I'm making my first batch of mead, and just racked it over for the first time about 2 weeks ago. It's clearing just fine, but it's pretty carbonated.

I'm not sure what to do about the carbonation. I'm trying to make a still mead, and bottle it into wine bottles. There can't be any carbonation.

Will letting it sit for longer remove the carbonation, or do I need to add something? I'm not in a rush to bottle it, I just don't want to ruin the batch.

I didn't get a hydrometer until after I started, but it's sitting at 0.996SG when I read it today. I used champagne yeast, if that matters.

2 Answers 2


If you let it rest for long enough before it is bottled, it will lose the carbonation on its own. It may take several weeks, I'm not exactly sure how long this would take. However I think many people would simply sanitize a spoon and stir it up to accelerate the process. Or do both.

  • How do you know it's finished, and won't produce more co2 in the bottle?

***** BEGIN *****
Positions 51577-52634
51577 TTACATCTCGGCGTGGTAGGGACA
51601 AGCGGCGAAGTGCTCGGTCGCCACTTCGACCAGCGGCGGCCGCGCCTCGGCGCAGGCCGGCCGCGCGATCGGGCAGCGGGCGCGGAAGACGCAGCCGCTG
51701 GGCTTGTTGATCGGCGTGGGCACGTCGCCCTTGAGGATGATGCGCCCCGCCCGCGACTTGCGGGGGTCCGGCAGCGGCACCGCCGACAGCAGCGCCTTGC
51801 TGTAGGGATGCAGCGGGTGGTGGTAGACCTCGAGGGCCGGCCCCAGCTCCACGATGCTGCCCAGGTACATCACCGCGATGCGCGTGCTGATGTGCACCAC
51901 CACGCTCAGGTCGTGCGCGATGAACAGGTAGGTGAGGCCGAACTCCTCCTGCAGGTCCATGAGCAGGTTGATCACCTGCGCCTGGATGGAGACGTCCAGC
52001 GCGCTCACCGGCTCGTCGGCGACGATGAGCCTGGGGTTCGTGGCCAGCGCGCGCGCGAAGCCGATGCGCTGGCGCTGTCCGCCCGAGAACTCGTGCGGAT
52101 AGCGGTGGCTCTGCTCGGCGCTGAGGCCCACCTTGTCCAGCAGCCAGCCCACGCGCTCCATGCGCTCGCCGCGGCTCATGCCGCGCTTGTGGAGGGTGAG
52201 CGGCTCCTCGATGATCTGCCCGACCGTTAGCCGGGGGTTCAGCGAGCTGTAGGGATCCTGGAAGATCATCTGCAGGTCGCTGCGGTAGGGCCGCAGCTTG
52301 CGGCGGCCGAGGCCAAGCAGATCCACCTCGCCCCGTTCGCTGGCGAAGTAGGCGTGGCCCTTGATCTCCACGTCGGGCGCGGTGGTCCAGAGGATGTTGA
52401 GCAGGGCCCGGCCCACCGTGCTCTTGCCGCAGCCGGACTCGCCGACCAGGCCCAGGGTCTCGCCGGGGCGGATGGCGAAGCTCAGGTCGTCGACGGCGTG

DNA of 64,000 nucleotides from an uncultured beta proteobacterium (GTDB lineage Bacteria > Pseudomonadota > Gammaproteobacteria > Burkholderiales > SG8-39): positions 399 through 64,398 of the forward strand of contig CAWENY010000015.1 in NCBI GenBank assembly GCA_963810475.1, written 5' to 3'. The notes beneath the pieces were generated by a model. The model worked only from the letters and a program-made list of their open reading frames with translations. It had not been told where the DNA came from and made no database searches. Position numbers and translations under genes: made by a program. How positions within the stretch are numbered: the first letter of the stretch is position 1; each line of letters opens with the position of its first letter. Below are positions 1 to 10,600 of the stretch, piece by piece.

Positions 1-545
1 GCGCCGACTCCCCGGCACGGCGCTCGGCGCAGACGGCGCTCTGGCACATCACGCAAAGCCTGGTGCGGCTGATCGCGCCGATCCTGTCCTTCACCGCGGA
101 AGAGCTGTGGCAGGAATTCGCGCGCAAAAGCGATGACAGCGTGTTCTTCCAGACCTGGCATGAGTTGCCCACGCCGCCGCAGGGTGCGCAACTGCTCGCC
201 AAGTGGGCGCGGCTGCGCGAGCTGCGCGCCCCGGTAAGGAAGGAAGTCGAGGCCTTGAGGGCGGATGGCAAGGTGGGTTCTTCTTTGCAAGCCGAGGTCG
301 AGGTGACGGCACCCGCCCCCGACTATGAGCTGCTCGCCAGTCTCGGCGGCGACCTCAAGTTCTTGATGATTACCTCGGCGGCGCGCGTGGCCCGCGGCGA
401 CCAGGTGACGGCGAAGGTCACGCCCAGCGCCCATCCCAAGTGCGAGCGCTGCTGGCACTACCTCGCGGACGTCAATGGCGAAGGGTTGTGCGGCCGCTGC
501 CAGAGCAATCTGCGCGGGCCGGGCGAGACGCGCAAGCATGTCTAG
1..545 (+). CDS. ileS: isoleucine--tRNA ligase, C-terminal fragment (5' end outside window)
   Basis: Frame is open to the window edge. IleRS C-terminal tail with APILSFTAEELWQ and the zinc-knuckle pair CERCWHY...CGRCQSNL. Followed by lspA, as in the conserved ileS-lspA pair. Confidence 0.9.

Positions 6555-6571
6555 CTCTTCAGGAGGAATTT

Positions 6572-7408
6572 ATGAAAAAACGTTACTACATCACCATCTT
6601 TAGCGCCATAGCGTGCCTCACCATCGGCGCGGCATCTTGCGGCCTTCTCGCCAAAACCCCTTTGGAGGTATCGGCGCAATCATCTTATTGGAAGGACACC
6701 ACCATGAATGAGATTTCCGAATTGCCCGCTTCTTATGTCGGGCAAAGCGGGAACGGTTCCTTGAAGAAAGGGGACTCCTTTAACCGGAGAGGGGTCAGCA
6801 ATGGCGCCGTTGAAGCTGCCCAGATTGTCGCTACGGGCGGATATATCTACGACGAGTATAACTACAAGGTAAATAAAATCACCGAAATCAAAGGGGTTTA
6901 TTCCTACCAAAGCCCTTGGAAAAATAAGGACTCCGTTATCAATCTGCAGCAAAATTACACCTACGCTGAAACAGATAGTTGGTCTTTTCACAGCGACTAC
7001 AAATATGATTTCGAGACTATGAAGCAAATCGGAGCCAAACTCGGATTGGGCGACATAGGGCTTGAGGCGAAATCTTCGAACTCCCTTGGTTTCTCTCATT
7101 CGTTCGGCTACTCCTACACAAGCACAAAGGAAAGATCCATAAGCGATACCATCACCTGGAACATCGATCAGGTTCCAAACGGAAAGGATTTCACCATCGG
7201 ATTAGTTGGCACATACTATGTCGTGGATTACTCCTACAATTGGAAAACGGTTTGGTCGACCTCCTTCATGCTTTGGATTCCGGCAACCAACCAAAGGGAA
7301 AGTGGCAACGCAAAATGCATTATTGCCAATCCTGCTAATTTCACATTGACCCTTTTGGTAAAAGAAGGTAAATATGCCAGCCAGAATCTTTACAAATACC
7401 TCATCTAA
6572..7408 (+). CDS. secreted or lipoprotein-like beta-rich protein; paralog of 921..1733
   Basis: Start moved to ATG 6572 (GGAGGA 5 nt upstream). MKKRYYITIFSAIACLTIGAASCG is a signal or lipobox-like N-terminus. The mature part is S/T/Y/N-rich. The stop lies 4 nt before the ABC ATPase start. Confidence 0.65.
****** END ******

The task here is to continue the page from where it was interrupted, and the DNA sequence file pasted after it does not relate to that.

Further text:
– Cereal
    Commented Oct 27, 2019 at 18:54
  • 1
    When "it's sitting at 0.996SG". Yeah, that's done.
    – dmtaylor
    Commented Oct 27, 2019 at 19:14
  • 1
    Usually 3 days in a row with a stable gravity confirms that it is done.
    – Philippe
    Commented Oct 28, 2019 at 17:08

You could use a wine degasser like this.

I use something very similar for meads and wines before I go to that final racking for clarity. You will introduce a little oxygen, but if there is enough CO2 evolving out of the product while degassing it seems to have minimal impact. At least that's my experience with it.

  • Exactly, you attach it to your drill, it is much faster, instead of mixing with a spoon by hand.
    – Philippe
    Commented Oct 31, 2019 at 18:25

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